Pedroia singled in two more runs, Xander Bogaerts doubled and Hanley Ramirez was intentionally walked to load the bases. Dyson was pulled after walking Chris Young to force in another run.

Austin Bibens-Dirkx got Benintendi to pop up foul of first base, but Napoli let it fall safely - his second such error in the game. Benintendi followed with a sacrifice fly that made it 8-3 before Travis was called out on strikes to end the inning.


Rangers: 2B Rougned Odor was shaken up when he dived for Betts' grounder up the middle in the third inning. He was slow getting up. After being looked at by the trainer, he remained in the game.

Red Sox: LHP David Price made his second rehab start for Triple-A Pawtucket, allowing six runs - three earned - seven hits and a walk. He struck out four in 3 2/3 innings, throwing 89 pitches, 61 for strikes, and left without addressing reporters. 3B Pablo Sandoval also played in the game, going 2 for 4 with two runs.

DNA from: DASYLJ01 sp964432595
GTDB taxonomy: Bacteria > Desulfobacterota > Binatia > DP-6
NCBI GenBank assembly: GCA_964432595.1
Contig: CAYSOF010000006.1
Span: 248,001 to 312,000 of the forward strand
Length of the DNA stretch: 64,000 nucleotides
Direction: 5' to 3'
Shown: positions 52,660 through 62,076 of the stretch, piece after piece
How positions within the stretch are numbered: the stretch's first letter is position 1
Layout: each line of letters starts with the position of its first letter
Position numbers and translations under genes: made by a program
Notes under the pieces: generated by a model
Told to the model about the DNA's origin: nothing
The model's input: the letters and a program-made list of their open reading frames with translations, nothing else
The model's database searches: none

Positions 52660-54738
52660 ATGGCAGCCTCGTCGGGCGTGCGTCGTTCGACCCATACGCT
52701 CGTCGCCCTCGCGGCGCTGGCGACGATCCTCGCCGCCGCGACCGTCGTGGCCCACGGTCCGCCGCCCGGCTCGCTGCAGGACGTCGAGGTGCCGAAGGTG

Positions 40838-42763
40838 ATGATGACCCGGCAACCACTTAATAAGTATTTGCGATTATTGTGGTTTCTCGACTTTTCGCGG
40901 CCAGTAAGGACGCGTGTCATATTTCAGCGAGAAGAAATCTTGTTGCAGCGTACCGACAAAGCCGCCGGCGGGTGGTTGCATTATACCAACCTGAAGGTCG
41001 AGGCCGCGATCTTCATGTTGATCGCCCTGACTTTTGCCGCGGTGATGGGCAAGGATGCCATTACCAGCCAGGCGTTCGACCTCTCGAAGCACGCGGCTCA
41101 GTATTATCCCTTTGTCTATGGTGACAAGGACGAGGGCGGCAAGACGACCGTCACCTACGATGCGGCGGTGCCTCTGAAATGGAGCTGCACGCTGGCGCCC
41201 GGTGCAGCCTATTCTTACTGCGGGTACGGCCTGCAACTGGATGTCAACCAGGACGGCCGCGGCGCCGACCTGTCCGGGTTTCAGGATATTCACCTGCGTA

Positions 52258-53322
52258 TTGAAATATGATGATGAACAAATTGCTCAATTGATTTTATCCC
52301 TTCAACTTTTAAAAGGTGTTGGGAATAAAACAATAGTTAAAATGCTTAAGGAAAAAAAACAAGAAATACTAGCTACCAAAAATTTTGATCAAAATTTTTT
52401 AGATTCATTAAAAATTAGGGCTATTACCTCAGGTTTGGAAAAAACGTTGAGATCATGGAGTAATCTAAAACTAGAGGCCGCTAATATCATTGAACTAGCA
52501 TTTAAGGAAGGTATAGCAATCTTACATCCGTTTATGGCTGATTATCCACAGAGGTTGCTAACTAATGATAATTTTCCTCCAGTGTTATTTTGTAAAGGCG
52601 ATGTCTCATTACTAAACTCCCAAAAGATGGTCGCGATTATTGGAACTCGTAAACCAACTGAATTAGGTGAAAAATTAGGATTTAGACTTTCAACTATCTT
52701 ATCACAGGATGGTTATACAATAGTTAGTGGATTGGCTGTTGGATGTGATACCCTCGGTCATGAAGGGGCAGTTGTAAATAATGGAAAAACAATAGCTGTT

"He felt fine physically," said Red Sox manager John Farrell, who added he would talk to Price on Thursday morning to determine how to proceed. "We had a scout there who liked what he saw."


Rangers: Will send RHP Nick Martinez (1-2) to the mound in the finale of the three-game series.

Red Sox: LHP Drew Pomeranz (3-3) looks to snap a personal two-game losing streak.

David Price dodges media after second rough rehab start

David Price dodges media after second rough rehab start

If only David Price could pitch as well as he dodges the media.